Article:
Jools Walker: Yeah.
Luz Chacon: Y le gustaba mucho el campo y éramos los dos que trabajábamos aquí, no?
Luz Chacon Translator: He really liked the farm and, well, both of us, we, we worked a lot here
Jools Walker: Oh, wow.
Luz Chacon: Digamos fui mamá, cabeza de familia
Luz Chacon Translator: Let’s say, I am a mother, head of the family
Luz Chacon: Pero el papá de mi hija fue asesinado
Luz Chacon Translator: The father of my daughter he was assassinated when my daughter was only four.
Y ya después tuve a mi hijo y cosas de la vida
Luz Chacon Translator: And then I had my son, but his father, you know, life change, things happen. And when he got married with someone else
Jools Walker: Oh, Luz Thank you so much for sharing that with us.
Luz Chacon: Okay.
Jools Walker: Now Luz I’m just going to explain this for our dear listener, that you’re part of a program called Coffee for Peace.
Now your farm is in, Calca an area that wasn’t till a few years ago, part of a conflict zone, a peace agreement was recently signed and Coffee for Peace offers farmers in this region, a way to earn more money on their coffee and provide rural employment in what was a historically overlooked part of Columbia.
Now, would you mind sharing some more of your experience with the coffee for peace project with us?
Okay. Aquí hay muchos cultivos
Luz Chacon Translator: I hear you have cultivation of illicit products.  
Grupos al margen de la lezy
They are groups outside of the law.
Entonces el café es como una alternativa
Jools Walker: cafe ?
Luz Chacon Translator: So coffee is like an alternative.
Jools Walker: What sort of illicit groups are they?
Luz Chacon: Hay de todos, hay decidencias de la ASFARC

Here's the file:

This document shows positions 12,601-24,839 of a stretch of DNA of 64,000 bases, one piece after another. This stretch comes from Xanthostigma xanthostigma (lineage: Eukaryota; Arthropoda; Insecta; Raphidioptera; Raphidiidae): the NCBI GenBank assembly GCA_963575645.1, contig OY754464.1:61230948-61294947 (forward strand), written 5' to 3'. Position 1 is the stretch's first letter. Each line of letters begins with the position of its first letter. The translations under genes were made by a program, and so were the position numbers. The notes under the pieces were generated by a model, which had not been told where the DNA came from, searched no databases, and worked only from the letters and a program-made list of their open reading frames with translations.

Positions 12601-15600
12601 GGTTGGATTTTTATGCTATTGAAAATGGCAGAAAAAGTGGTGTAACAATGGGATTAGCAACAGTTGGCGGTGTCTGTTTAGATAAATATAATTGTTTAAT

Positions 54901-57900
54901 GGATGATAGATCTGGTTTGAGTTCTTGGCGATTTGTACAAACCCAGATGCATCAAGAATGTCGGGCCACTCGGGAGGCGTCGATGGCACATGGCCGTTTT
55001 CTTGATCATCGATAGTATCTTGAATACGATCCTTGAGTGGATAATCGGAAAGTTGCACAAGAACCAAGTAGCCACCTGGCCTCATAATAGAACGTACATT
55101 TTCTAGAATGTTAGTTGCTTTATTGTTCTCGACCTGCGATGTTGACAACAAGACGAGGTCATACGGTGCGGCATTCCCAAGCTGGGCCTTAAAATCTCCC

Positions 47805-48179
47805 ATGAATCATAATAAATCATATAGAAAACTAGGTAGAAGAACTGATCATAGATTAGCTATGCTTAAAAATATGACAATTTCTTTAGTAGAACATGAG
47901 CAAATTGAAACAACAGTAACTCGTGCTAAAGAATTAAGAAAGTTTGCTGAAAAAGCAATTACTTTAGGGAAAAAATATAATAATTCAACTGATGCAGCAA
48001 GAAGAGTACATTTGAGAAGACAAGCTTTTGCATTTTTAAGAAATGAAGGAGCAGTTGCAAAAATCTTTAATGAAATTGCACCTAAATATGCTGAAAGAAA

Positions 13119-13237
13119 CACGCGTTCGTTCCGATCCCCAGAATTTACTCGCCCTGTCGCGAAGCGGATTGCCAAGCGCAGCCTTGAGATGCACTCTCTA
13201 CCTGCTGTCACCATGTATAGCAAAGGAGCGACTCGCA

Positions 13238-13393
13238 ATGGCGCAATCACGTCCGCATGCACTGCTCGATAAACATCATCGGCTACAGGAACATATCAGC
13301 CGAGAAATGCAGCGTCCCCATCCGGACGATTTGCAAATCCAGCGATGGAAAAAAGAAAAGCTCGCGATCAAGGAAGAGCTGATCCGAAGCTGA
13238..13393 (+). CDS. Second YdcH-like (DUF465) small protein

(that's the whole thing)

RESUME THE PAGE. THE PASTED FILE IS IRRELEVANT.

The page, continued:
Luz Chacon Translator: Everything, you have violent political groups, para-military
Luz Chacon: Para imponer una sosobra
Luz Chacon Translator: People who impose rules on us and disturb the people
Luz Chacon: Y ahora cuando se firmaron los acuerdos de paz
Luz Chacon Translator: And now we have a peace agreement.
Luz Chacon: Dijimos, Bueno, ya vamos a tener paz, si?
Luz Chacon Translator: And then we thought, now we will have peace.
Luz Chacon: No pues por un timpo si, pero no
Luz Chacon Translator: No, but no, I mean, for some time, yes. But then again, again, they come and they impose the rules on us
Luz Chacon: Siempre he dicho que la paz se hace
Luz Chacon Translator: I’ve always said that the peace is made through social justice, social investments, and investments in the land
Luz Chacon: Pues ese projecto, el café para la paz
Luz Chacon Translator: That project, “coffee for peace” gives us alternatives
Jools Walker: I already feel like the, my mother is going to taste the love that goes into to this coffee. As wondering if you had a message that you would like to send to my mother while she is drinking your coffee.
Luz Chacon: A ver dígale que, a ver cuál sería el mensaje
Luz Chacon Translator: Tell her that this coffee she’s drinking it is produced by a woman on a farm
Luz Chacon: Es producido por una mujer campesina enamorada de la agricultura limpia
Luz Chacon Translator: In love with clean, organic agriculture
Luz Chacon: Y que no sea la única taza que se tome, sino que se tome muchas tazas más
Luz Chacon Translator: And I hope this is not the only cup she will drink, I hope she will drink many many many cups of our coffee
Luz Chacon: Y que cuando desee venir las puertas están siempre abiertas
Luz Chacon Translator: she’s always welcome if she wants to come, our doors are always open. We have a program with my kids where tourist come to our farm, it is called the route of coffee and honey
Luz Chacon: La ruta del café y la miel
Jools Walker: Oh, that’s lovely.
Luz Chacon: Entonces ojalá que algún día puedan venir acá a conocer, de mano